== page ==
New study shows that cancer can have a long-lasting impact on your social life.
Amelia Frahm was 34-years-old when she was diagnosed with breast cancer.
“I had two young children and a great group of children’s playgroup women friends,” says the children’s book author. But “what I remember most is feeling alone.”
There were relatives who learned about her cancer diagnosis but didn’t call. “I think they were afraid. I lost all contact with them,” she says. And there were friends who did just the opposite, calling, bringing over cakes, showing up when she needed them. But even then, it was sometimes hard to connect, Frahm says: “It is not that other people aren’t friendly, you hold back because you feel so different,” she says.
Cancer survivor Allison Fagundes.
Allison Fagundes, who was diagnosed with papillary thyroid cancer five years ago at age 27, also had social struggles post-diagnosis: “Most people haven’t had cancer, so when they have a friend who gets it, they can respond poorly,” she says, adding: “Dating was a bit of a bust because of it, too.”
Those fraught interactions and damaged relationships led Frahm — upon learning, about a year after her diagnosis, that her husband’s job was relocating the family to Minnesota — to make a request. “The one thing I did not want my husband to do: Tell people I had had breast cancer,” she says.
The long-term effects cancer can have on our social lives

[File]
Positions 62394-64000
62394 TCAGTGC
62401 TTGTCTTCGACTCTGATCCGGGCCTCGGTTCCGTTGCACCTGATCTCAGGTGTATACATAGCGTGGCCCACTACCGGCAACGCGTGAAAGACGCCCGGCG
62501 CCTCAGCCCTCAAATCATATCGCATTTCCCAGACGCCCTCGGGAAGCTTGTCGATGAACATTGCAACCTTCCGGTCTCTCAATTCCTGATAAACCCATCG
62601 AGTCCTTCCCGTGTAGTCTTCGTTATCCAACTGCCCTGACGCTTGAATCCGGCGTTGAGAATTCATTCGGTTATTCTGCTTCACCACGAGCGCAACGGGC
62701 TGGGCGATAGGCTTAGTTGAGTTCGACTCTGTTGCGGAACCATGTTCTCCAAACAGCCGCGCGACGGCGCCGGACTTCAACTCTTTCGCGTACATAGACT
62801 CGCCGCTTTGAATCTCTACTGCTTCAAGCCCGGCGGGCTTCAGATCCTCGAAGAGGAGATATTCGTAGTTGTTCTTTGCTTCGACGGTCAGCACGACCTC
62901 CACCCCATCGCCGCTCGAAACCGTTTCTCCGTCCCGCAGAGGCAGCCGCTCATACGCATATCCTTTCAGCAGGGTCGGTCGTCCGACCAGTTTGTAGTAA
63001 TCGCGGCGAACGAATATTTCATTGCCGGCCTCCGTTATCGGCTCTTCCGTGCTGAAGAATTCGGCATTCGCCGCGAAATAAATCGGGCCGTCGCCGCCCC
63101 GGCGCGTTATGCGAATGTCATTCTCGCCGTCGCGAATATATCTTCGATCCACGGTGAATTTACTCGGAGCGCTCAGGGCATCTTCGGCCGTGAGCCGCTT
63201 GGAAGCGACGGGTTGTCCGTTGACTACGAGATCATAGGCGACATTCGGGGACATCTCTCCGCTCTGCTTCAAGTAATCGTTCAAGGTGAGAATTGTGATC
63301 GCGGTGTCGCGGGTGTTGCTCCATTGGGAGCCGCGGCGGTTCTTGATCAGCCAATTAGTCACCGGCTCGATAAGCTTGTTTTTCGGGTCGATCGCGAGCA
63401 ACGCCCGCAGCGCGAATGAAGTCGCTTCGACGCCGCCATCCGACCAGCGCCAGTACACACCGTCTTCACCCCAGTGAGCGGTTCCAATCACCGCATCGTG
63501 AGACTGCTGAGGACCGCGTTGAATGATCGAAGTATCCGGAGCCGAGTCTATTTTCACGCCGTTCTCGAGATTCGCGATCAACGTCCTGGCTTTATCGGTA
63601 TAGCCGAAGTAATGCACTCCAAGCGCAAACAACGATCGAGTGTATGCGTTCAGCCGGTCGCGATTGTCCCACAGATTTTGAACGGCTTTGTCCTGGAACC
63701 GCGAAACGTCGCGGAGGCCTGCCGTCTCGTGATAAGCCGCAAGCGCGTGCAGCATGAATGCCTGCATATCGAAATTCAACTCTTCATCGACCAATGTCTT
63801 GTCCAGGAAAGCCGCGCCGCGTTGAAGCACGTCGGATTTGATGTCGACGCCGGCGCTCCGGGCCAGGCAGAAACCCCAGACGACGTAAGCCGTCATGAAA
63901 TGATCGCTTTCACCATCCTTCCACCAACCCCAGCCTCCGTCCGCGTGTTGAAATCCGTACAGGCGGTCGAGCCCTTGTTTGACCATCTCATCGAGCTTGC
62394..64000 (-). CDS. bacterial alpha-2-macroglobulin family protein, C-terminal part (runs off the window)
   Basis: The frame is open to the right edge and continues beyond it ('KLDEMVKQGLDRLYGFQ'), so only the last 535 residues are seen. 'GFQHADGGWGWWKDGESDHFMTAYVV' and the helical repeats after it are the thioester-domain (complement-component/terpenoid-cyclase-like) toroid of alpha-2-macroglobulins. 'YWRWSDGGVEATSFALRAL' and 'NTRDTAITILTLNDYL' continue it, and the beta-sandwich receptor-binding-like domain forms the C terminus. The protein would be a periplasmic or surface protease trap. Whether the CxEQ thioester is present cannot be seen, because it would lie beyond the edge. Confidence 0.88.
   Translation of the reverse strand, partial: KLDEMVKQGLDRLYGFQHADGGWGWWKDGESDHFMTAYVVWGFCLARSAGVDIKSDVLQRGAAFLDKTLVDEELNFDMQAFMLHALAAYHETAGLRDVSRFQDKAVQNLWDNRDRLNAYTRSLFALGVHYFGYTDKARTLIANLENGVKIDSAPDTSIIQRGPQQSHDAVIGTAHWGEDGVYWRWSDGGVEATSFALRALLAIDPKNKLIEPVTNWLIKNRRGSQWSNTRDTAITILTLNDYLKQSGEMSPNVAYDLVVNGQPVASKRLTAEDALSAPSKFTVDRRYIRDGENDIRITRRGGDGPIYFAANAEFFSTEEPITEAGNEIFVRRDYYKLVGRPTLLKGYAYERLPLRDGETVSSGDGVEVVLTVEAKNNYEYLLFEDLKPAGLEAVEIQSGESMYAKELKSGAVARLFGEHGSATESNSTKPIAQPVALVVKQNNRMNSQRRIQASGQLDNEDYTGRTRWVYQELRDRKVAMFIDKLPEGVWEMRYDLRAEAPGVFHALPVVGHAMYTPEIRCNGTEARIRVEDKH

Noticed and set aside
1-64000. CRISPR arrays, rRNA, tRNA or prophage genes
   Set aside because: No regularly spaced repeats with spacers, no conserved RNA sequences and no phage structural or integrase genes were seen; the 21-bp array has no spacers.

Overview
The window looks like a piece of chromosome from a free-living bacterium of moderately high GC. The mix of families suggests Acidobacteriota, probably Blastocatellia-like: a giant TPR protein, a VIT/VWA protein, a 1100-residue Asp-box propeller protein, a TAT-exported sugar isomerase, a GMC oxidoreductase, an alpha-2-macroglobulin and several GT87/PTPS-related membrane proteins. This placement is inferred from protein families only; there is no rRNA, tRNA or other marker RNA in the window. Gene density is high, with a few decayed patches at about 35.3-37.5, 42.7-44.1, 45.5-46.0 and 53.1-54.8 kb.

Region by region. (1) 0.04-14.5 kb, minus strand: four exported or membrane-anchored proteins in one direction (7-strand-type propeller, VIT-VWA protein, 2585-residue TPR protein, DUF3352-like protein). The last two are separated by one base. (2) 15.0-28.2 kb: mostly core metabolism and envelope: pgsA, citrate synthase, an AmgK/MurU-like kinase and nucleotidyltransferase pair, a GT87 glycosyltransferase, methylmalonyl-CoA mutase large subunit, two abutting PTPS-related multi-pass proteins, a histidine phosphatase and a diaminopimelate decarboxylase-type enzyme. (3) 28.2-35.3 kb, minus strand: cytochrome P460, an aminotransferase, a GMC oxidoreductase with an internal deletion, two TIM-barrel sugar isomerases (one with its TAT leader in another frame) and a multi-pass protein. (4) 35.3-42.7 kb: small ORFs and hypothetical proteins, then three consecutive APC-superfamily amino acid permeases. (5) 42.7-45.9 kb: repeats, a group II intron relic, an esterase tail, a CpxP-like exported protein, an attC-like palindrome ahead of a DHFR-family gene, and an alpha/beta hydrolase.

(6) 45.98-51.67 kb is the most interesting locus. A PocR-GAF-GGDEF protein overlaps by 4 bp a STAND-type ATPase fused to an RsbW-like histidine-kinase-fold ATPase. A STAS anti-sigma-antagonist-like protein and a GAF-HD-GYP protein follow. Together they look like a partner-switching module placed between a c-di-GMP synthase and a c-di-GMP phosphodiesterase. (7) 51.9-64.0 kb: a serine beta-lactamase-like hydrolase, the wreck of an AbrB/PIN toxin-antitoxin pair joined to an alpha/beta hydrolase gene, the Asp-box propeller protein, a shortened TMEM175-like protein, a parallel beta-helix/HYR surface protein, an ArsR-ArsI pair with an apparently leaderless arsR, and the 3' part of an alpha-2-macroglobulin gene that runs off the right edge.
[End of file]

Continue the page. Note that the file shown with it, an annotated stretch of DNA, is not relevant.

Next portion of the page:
It’s a story you hear often enough among cancer survivors who were diagnosed young: As they fought to beat cancer, their social lives took a beating, with effects that sometimes last for years after treatment has stopped. A new study published today in the journal Cancer confirms this. After following 141 cancer patients ages 14-39 when diagnosed, the researchers concluded that a cancer diagnosis can impair your social life long after your initial diagnosis. (While other studies have also shown that cancer can hinder your relationships with friends, family and peers, this study reveals that these effects can be long lasting.)
Of course, there are more important things to consider, like curing the cancer, but the findings are still upsetting. In the two years following the diagnosis, roughly one in three patients reported consistently low social functioning and in about one in 10 cases, social functioning worsened from the initial diagnosis. Social functioning was measured by looking at the degree to which patients say their physical or emotional problems interfered with usual social life/normal social activities with family, friends, or neighbors.
The reasons we see these negative social impacts on the under-40 crowd are many. The cancer treatments themselves can change the body and brain. For example, some children who have undergone chemo and radiation have gone on to have behavioral problems, lower IQs, weight issues and more, research shows.
Some of the impact stems from the fact that when you’re getting treated — often in locations far from home, and then at home afterwards — you’re not interacting with your peers as normally as you would otherwise, says Lynn Hoffman, who founded the Tomorrow’s Children’s Fund to financially and emotionally support children with cancer and their families. “Sometimes your only friends are your family,” she adds, noting this can go on for years.